Getting your tooth pulled or having oral surgery while on vacation is something that you may have not ever thought about. But with increased costs of quality healthcare, more Americans are traveling abroad for dental tourism. In the past few months, I needed some very expensive dental procedures, which sent me researching for the best places in the world for dental work.
After looking at Croatia (best quality) and Mexico (cheapest), I settled on Costa Rica. I spoke to several friends from the U.S. who had traveled to Costa Rica for dental tourism about the experiences they had. They gave me referrals to dental groups in the capital of San Jose, and I consulted with the dentists virtually.
Read my piece on Costa Rica in TIME Magazine
Dental tourism has become commonplace lately, though not everyone is comfortable with the idea, or knows how to navigate the process. Here are some personal accounts and tips so you will know what to expect while on dental tourism in Costa Rica.
Why Go Abroad for Dental?
There are several advantages to getting your dental procedures done outside the U.S. The first and most obvious one is – cost. Dentists in the U.S. charge three times those in Costa Rica, and five times those in Croatia. Moreover, the best dental insurance is usually capped at $2,000 per person annually. This means if you have healthy teeth and require nothing more than twice a year cleaning, check up, x-rays and an occasional filling, the rest of the charges will come out of your own pocket. In my case, I needed 2 implants and 5 crowns, which would have costed over $20,000 in Atlanta. That’s the price of a new car!
When you go to a dentist in Costa Rica, they also help you file your dental insurance claim, so you can still your U.S. insurance money towards a more affordable treatment.
Secondly, the dental clinics in Costa Rica are set up in a way that all the specialists are located in one physical office. This means, you don’t have to run across different parts of town to meet with endodontics, oral surgeons, general dentistry, lab folks, etc. There are 12 kinds of dental specialists and I have been to practically all of them at some point! In my experience, the hassle of obtaining referrals, scheduling appointments, driving, waiting and transferring results (that are never actually discussed between the different specialists), causes intensified toothache.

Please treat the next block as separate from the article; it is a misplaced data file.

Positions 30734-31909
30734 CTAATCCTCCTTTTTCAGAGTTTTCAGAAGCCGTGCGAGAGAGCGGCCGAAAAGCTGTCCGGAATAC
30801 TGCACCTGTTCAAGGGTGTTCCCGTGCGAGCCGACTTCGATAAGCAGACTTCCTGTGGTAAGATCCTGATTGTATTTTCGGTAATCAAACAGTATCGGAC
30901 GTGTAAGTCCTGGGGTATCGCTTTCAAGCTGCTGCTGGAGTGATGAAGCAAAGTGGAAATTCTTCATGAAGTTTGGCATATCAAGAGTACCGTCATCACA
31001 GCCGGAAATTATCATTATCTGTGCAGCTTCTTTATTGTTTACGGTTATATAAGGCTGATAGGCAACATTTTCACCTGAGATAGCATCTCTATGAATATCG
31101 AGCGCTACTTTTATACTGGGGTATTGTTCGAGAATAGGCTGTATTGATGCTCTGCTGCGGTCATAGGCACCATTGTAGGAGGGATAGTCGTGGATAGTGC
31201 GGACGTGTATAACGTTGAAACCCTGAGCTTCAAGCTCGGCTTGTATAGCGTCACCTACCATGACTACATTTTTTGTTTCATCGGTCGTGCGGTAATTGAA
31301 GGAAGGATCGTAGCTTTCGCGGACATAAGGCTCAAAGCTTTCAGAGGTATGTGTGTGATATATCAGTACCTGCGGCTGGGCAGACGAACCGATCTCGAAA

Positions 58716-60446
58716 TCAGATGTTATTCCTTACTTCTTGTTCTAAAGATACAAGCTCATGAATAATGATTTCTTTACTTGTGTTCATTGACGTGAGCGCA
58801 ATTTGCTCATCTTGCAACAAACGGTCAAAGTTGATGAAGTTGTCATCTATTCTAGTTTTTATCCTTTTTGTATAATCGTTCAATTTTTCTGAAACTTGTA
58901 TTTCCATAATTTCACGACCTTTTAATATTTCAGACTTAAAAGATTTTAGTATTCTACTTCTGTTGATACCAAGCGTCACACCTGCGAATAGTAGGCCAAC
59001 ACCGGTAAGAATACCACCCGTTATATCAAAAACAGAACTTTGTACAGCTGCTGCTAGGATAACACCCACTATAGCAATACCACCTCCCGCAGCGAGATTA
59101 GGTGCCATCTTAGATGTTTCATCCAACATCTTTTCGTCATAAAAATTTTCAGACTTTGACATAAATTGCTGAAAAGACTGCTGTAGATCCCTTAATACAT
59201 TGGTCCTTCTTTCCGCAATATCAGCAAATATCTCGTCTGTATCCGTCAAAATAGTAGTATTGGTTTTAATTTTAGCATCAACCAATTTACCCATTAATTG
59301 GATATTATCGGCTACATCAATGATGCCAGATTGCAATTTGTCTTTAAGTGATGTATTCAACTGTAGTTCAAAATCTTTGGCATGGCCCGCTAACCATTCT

Thirdly, the level of care and attention you get abroad is far superior to that in the U.S. When I visit my general dentist at home, she sees me for hardly 2 minutes, if at all. It is usually the assistants who do the initial consultation with the patient and reports to the dentist. But in Costa Rica, my dentist spent 3 whole hours with me on my first consultative day. He took 3D scans and x-rays, brought in his counterparts, discussed all possible options, and wrote out a plan for the next 6 months. The staff was not rushing out to see their next patient. During each visit, they always waited for me to think of questions, feel my bite, and be comfortable before walking out of the office.
Cost vs Benefit
Yes there are additional costs involved in traveling abroad. You need to pay for flights, hotel room, food, sightseeing, etc. My dental office in Costa Rica partnered with local hotels and apart-hotels (with kitchens), offering discounted price to their patients. They also provided free airport transfers and a private car with driver for daily transport to and from the clinic. All in all, even after accounting for the travel expenses, my dental procedures came out to be less than what I would have spent at home. And I honestly enjoyed not having to drive myself back home after having surgery.